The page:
Chevy Volt: A Car Before Its Time?
When my daughter turned 16 there were many conversations revolving around buying a new car. She would watch the commercials and read all the promotions. “This one gets great gas mileage. This one is cute. This one has side air bags. We should buy a …” You name it; she was full of recommendations and would point out her favorites as we drove to school. Finally, I told her we needed to sit down and do the math.
At the time the Prius was a hot car and we even test drove one. We all agreed it was a nice car. But then we did some calculating. Comparing the cost of the car and cost to drive versus our two year old Chevrolet my daughter discovered it would take nearly five years for the better gas mileage to pay off. That’s a long investment.
Today, with the rising cost of gas it occurred to me that many will be like my daughter, wondering if they should update to a new, better gas mileage car. For fun I checked into the cost of several new popular cars, including a couple hybrids (I consider the new Volt a hybrid as it uses a gas engine after the battery runs down.) For the purposes of this article I used the Edmunds website as a source for pricing and estimated mpg and electric costs. Warning: Math Involved.
So what does this graph tell me? A two year old Prius might be the best deal. We are always told that a car loses a large amount of value the first year. The cost of the Volt, even figuring in the current tax credit is most costly to operate. An interesting note: Toyota is now making a ‘plug-in’ version of the Prius which is listed at $32,000 and may be eligible for a $2,500 tax credit. It gets 50mpg in the hybrid mode.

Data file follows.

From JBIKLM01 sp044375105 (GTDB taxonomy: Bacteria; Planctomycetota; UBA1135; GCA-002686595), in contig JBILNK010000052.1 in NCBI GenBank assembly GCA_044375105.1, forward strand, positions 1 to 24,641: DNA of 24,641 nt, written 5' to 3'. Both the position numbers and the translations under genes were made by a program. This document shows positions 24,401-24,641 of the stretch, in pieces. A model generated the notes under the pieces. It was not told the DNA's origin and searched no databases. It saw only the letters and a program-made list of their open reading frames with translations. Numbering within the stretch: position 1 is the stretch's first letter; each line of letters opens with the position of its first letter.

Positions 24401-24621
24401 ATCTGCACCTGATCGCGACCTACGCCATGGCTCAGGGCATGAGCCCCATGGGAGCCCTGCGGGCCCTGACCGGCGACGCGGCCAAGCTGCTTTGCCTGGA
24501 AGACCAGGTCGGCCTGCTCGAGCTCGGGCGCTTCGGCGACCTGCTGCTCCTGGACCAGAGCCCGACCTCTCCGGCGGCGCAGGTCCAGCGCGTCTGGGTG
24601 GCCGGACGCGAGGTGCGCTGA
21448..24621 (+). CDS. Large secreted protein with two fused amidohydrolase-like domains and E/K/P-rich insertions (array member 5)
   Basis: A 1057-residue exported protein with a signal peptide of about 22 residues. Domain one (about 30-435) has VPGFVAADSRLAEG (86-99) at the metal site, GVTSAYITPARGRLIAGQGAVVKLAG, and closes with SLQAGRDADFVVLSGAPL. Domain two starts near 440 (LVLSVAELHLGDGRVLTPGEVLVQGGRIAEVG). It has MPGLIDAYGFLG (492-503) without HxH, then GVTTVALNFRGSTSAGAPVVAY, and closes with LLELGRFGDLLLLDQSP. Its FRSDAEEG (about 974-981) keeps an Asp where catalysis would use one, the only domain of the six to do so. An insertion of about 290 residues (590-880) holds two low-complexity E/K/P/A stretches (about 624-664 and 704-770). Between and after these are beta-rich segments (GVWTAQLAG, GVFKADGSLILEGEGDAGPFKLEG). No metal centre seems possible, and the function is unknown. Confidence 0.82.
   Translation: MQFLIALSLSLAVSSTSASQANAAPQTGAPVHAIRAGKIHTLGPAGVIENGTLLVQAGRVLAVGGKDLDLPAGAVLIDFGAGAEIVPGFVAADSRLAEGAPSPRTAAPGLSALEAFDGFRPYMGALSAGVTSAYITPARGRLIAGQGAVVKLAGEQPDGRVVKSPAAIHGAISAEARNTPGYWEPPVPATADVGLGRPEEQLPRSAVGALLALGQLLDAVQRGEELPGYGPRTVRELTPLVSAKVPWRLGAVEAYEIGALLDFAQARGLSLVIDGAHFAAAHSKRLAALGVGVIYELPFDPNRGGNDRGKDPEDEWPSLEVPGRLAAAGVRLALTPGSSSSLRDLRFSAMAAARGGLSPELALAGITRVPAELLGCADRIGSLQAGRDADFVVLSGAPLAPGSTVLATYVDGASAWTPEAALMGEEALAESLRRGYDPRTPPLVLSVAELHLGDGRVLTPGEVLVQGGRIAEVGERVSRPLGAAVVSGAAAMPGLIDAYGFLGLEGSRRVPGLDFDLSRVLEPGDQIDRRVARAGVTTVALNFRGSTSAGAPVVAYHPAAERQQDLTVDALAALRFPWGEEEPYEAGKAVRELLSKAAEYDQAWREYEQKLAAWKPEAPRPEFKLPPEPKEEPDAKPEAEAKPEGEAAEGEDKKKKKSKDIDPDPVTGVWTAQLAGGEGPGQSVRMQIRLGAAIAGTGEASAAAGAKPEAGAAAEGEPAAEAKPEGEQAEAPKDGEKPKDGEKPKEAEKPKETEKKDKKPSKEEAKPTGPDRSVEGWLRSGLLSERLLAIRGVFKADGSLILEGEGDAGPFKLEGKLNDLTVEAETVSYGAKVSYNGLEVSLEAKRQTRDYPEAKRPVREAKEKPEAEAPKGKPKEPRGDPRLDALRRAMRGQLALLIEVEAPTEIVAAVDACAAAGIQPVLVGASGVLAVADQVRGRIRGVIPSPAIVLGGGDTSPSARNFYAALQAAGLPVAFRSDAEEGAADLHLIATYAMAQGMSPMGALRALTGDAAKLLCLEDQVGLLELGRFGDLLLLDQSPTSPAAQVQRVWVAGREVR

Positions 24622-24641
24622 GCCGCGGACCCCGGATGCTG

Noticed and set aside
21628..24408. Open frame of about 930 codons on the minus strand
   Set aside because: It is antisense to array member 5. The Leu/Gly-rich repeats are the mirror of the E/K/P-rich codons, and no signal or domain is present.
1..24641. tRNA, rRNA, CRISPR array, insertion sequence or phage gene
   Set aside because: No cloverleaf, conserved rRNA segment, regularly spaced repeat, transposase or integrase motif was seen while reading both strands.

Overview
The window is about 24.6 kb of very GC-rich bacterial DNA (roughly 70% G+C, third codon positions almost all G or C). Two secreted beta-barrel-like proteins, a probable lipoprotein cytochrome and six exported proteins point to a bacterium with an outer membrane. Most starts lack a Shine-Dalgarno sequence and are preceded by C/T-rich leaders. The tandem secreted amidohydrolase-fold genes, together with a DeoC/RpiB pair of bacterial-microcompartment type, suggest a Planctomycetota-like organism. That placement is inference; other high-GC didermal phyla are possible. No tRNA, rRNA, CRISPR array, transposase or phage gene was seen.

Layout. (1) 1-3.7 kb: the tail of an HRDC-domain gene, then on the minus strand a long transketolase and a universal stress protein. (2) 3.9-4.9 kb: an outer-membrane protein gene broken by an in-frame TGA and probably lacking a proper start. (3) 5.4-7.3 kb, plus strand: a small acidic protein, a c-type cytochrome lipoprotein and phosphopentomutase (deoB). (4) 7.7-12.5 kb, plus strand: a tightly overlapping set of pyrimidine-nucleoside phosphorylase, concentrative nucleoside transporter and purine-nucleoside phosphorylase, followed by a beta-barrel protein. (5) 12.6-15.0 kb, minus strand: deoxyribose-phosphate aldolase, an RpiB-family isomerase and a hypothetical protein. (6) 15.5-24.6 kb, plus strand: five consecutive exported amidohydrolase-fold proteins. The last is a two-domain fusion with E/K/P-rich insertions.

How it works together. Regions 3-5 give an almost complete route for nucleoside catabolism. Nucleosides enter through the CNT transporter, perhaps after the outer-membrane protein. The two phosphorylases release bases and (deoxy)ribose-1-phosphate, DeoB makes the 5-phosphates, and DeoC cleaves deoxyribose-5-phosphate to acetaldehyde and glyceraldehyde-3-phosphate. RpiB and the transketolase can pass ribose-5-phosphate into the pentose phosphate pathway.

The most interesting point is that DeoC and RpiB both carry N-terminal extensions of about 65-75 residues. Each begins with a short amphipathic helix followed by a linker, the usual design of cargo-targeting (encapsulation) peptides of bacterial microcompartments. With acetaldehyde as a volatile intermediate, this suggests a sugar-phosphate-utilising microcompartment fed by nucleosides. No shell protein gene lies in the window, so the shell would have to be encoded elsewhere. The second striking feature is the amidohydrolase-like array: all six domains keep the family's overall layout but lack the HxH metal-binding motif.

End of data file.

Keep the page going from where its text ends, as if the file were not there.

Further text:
Personally, I really like the idea of an electric car. It’s quiet and should be easier on the environment. I do wonder about the inconvenience of plugging the car in each night. Many areas, like mine, offer very reduced electricity rates after 7 or 9pm. Will I remember to charge my car each night? Will it become bothersome to take the charge cord out of the trunk each trip? Will I have to install a new super electric panel? Living in the sprawling Phoenix area will I find that I am always using gas just to drive across town, especially because I refuse to drive without air conditioning thus increasing my costs? Can I plug it in while shopping? Or is it a car before its time?
It is remarkable that the average income of a Volt buyer is $170,000; wages well above the working class ($30-100K) who more often are living paycheck to paycheck. Personal experience of acquaintances has shown that many prefer buying a used car due to the lower cost. Due to the Cash-for-Clunkers many have said that the used car market is a lot tighter than before. Unfortunately, friends who drove “clunkers” were not financially able to buy a new car and participate in the program. Like the tax credit rebate on the Volt, the Cash-for -Clunkers program seemed to help those already with better finances.
The decision to buy new or upgrade is not one to be taken lightly. For many the cost of a new or even slightly used car is still significant and a major portion of our budget, especially during these challenging economic times. With groceries up over 9% and the job market still unstable many are making the decision to wait a while longer before buying a new car. From my friends there is a strong feeling to wait, that while my car does become another year older at least I am not taking on more debt. A stronger economy would help. Still, should you buy a Volt? Do the math.